The Washington Post Co. has agreed to sell its flagship newspaper to Amazon.com founder and chief executive Jeffrey P. Bezos, ending the Graham family’s stewardship of one of America’s leading news organizations after four generations.
Bezos, whose entrepreneurship has made him one of the world’s richest men, will pay $250 million in cash for The Post and affiliated publications to the Washington Post Co., which owns the newspaper and other businesses.
Seattle-based Amazon will have no role in the purchase; Bezos himself will buy the news organization and become its sole owner when the sale is completed, probably within 60 days. The Post Co. will change to a new, still-undecided name and continue as a publicly traded company without The Post thereafter.
The deal represents a sudden and stunning turn of events for The Post, Washington’s leading newspaper for decades and a powerful force in shaping the nation’s politics and policy. Few people were aware that a sale was in the works for the paper, whose reporters have broken such stories as the Pentagon Papers, the Watergate scandals and disclosures about the National Security Administration’s surveillance program in May.
This is just incredible. Incredible. But it makes sense. It really does. The Post‘s circulation and revenues have been in steep decline for a long time. Something had to give. As a journalist, I’m actually grateful that the Post was bought by a deep-pocketed owner, especially one who knows how to work in the current media environment. Nobody really knows the future of journalism, but I think it’s pretty clear that the Graham family had tried their best and failed. If I worked for the WaPo, I would be frightened for the future, but actually more confident than if the current management held on to it. There will be lots of wailing and gnashing of teeth among professional journalists, but the Post will survive, and that’s the main thing. The story says Bezos will leave current management in place. I can’t believe that’s going to last past a transition period.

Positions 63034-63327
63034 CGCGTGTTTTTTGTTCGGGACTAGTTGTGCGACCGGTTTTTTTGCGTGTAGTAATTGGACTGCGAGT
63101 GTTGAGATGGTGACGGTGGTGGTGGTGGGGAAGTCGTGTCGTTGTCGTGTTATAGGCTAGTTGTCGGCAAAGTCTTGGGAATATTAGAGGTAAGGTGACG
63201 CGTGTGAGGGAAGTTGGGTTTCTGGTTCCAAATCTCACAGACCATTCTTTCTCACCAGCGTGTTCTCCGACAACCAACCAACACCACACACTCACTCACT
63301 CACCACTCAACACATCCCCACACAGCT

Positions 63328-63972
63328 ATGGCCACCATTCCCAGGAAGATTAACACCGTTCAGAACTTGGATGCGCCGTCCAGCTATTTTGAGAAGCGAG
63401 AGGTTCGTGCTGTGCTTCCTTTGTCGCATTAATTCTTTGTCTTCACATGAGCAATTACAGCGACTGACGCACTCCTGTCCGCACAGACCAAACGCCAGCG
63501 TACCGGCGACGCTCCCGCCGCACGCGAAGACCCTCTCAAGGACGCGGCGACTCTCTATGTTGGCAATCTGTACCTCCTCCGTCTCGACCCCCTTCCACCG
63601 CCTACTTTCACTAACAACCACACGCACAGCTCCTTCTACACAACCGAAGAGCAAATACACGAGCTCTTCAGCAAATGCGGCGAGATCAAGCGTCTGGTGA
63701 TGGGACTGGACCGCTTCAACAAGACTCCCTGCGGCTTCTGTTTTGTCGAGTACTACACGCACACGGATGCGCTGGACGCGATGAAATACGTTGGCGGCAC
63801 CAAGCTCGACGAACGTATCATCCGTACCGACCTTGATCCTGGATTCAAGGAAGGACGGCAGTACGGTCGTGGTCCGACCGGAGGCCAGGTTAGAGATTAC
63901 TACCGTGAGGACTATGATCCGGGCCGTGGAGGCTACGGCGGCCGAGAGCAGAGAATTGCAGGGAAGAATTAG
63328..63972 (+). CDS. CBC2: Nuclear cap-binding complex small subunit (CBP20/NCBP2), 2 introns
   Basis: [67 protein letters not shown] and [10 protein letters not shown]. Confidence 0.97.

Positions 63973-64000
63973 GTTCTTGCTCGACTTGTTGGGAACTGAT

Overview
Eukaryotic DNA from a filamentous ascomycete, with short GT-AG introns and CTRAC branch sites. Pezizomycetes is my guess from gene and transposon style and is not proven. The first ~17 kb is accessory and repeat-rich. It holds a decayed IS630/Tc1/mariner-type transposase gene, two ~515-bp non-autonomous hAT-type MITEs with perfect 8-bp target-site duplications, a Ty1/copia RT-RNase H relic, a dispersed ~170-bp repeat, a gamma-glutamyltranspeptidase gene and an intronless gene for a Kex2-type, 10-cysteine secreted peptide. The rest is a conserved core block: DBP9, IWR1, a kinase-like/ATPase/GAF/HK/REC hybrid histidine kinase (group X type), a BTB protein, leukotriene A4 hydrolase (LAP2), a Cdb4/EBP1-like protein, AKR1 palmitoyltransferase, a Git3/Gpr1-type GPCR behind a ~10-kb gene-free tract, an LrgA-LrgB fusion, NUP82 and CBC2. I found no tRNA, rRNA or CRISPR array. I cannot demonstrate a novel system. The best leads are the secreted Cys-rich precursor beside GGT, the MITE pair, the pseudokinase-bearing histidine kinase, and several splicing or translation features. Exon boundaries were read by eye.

It cannot be overstated what a big deal this is in the culture of American journalism. Epochal, I’d say. If you had told me when I graduated from journalism school in 1989 that by 2013, the Philadelphia Inquirer would be on the ropes, and the Graham family would sell the Washington Post, I would have not been able to believe it.
Take a look at this modern (and future) history of journalism and media. Fascinating stuff.
UPDATE: Gawker’s remark:
The Wall Street Journal sold six years ago for $5 billion; the WaPo is selling for 1/20th of that. That’s the direction the newspaper business is headed. It is becoming a boutique business for extremely rich people— a way for them to luxuriate in the prestige, and cultural respect, and political influence that newspapers still command, to some extent.
A reader wrote me privately yesterday and asked for advice about whether or not to attempt a career in journalism — on staff somewhere, or freelancing — if he wanted to raise a family. I told him by no means to do that. The industry is full of laid-off professional journalists for whom there are no jobs. Freelancing pays nothing. The industry is in excruciating transition now, and there’s no telling when this is going to settle down into something stable.